Admittedly we should point out that Gigaclear’s local deployment plan has suffered some delays – similar to what they’ve experienced in other parts of England – and as a result their completion for the currently planned work was recently pushed back to the end of 2021 (here); including a tiny number that may overrun into January 2022.

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Mark Jackson
By Mark Jackson
Mark is a professional technology writer, IT consultant and computer engineer from Dorset (England), he also founded ISPreview in 1999 and enjoys analysing the latest telecoms and broadband developments. Find me on Twitter, , Facebook and Linkedin.
Leave a Comment
11 Responses
  1. Avatar SuperFast says:

    Roll on the Minsterworth activation! Great use of alternative technology on getting FTTH to Elmore and Longley as it is pretty much an island surrounded by a River and a Canal.

  2. Avatar AnotherTim says:

    Well done Gigaclear! It is nice to see progress reported.

  3. Avatar Samuel says:

    and yet at my house, which has perfectly fine ducts, I am still unable to get fibre installed.

    1. Avatar SuperFast says:

      Which area are you in?

  4. Avatar Jonathan says:

    Directional drilling is not as expensive as you might imagine. The cost has come right down in recent years as the technology has improved. We have the fracking industry to thank for that mostly as it what makes it viable.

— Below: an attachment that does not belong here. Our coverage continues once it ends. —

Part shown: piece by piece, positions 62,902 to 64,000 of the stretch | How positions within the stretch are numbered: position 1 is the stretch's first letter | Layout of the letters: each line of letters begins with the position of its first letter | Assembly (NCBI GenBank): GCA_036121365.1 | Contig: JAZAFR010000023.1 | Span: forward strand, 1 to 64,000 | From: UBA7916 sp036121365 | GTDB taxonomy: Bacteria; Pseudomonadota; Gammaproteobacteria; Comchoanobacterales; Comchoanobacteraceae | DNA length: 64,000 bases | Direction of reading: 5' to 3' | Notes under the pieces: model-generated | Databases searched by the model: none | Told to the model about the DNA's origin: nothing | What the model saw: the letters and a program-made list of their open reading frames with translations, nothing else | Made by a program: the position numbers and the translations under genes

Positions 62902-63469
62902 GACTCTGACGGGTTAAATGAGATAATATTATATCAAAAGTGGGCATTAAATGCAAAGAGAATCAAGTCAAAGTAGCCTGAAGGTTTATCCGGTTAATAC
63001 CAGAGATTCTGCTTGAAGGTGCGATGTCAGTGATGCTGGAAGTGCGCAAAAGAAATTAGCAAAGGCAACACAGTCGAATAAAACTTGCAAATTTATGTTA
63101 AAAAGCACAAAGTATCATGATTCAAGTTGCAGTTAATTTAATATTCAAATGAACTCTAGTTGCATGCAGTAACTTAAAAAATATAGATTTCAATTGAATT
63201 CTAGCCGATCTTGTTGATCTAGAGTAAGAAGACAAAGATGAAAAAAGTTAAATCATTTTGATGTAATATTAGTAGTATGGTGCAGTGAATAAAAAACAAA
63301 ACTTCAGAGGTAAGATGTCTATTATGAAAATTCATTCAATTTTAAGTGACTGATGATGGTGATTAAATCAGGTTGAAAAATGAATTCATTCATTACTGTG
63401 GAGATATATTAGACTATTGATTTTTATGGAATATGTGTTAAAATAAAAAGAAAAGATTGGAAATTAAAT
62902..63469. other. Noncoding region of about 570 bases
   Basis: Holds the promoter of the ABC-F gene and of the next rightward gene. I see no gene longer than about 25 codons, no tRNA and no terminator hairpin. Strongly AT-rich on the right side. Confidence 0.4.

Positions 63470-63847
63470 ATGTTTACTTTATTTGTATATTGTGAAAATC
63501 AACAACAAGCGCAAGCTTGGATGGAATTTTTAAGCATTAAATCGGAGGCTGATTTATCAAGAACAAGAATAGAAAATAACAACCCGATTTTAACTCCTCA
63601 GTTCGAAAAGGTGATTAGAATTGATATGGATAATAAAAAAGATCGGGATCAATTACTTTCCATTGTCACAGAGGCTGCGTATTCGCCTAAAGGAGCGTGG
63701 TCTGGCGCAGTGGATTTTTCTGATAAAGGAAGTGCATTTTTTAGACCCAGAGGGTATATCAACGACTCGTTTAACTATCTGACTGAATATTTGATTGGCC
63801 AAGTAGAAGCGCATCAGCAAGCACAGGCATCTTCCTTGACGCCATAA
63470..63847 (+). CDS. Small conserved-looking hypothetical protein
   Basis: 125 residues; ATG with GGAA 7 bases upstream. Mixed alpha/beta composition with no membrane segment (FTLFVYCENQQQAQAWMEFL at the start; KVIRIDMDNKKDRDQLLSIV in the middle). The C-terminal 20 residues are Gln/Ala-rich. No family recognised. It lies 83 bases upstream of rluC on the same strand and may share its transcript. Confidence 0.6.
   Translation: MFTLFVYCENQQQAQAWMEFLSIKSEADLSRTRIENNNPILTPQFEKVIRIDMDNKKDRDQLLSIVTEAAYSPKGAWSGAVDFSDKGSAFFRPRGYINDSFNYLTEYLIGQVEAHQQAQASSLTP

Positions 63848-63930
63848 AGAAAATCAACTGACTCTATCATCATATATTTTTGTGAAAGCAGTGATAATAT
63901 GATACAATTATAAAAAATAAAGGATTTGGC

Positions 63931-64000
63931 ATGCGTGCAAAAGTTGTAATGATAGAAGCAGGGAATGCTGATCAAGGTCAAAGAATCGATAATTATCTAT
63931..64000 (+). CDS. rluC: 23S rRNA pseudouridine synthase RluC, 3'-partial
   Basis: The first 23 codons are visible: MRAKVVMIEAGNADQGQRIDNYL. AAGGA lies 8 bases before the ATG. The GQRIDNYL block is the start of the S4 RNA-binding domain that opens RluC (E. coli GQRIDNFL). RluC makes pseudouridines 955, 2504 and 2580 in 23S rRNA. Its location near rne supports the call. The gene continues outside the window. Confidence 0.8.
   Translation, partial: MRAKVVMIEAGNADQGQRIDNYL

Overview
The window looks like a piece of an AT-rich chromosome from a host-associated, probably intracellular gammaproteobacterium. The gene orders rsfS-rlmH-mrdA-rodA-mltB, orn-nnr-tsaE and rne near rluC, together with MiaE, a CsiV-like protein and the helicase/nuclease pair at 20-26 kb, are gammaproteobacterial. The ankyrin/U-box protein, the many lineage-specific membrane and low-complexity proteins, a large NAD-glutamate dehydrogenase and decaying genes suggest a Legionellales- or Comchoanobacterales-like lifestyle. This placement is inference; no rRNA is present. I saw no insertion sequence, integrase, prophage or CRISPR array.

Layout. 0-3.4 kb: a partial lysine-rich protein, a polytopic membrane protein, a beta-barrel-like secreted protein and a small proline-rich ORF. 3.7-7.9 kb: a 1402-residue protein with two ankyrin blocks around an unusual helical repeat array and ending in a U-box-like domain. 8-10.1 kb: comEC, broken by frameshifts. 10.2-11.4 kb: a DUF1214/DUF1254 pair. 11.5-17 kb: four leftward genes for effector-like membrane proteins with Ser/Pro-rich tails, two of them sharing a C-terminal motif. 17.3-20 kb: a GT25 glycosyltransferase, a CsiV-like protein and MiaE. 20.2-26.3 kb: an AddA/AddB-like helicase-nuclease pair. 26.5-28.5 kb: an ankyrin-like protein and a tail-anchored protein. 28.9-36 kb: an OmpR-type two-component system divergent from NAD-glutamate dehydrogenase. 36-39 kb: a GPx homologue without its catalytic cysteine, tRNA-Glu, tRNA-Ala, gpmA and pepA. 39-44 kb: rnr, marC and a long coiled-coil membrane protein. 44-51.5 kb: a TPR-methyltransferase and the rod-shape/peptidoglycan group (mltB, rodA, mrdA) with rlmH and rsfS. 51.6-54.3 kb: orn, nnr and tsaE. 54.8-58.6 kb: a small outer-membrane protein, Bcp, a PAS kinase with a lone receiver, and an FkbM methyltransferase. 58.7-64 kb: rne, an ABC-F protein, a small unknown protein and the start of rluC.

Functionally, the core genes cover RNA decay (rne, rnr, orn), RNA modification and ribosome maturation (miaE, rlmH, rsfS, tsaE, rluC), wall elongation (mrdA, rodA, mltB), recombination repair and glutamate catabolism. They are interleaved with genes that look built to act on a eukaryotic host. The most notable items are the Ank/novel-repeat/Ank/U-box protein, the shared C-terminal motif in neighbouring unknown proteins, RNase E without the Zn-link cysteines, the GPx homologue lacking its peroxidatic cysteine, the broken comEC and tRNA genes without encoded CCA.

1. Avatar AnotherTim says:

      Well lets hope Gigaclear don’t hit gas, otherwise the rest of us may never get decent broadband!

  5. Avatar chris conder says:

    Well done Gigaclear! We went under the river Lune with a directional drill, because the railway wouldn’t let us use the bridge. The drill cost a fortune. The bridge would have been a few pounds and 20 minutes work (only a branch line). Despite two years of campaigning and our lovely MP speaking up for us in parliament we couldn’t use the bridge.
    If only everyone would work together we could fibre up this country in no time. Many great altnets are stepping up to go the extra mile, and wherever they work openreach overbuilds. Competition is definitely making them up their game. Delays in altnet rollouts are usually caused by obstructions, and governments can save a fortune if they removed the stumbling blocks.

    1. Avatar Jonathan says:

      I would imagine that using the railway bridge then creates a permanent wayleave issue for Network Rail. That is any work on the bridge in future has to consider your fibre optic cable which raises their costs. Put another way if Network Rail came along in the future and said sorry we need £XXXX from you to cover the additional costs of doing maintenance on the bridge because we have to work around your fibre optic cable would you have been happy to pay it? If I where Network Rail I would be against letting anyone put additional infrastructure on my bridges; make your own crossing….

    2. Avatar Gadget says:

      let’s also not forget the stringent safety training and requirements for working trackside.

    3. Avatar The Facts says:

      Wasn’t this about going under a bridge with the railway above?

    4. Avatar Fastman says:

      so which branch line was this – wndermere , Morecombe or the settle and Carlisle railway –

      really The bridge would have been a few pounds and 20 minutes work (only a branch line)

      unbelievable – not sure what is more unbelievable that you wrote this or you actually think this is true

      this is the same network rail you have months to get access to track or onto track or many even get access – as you found out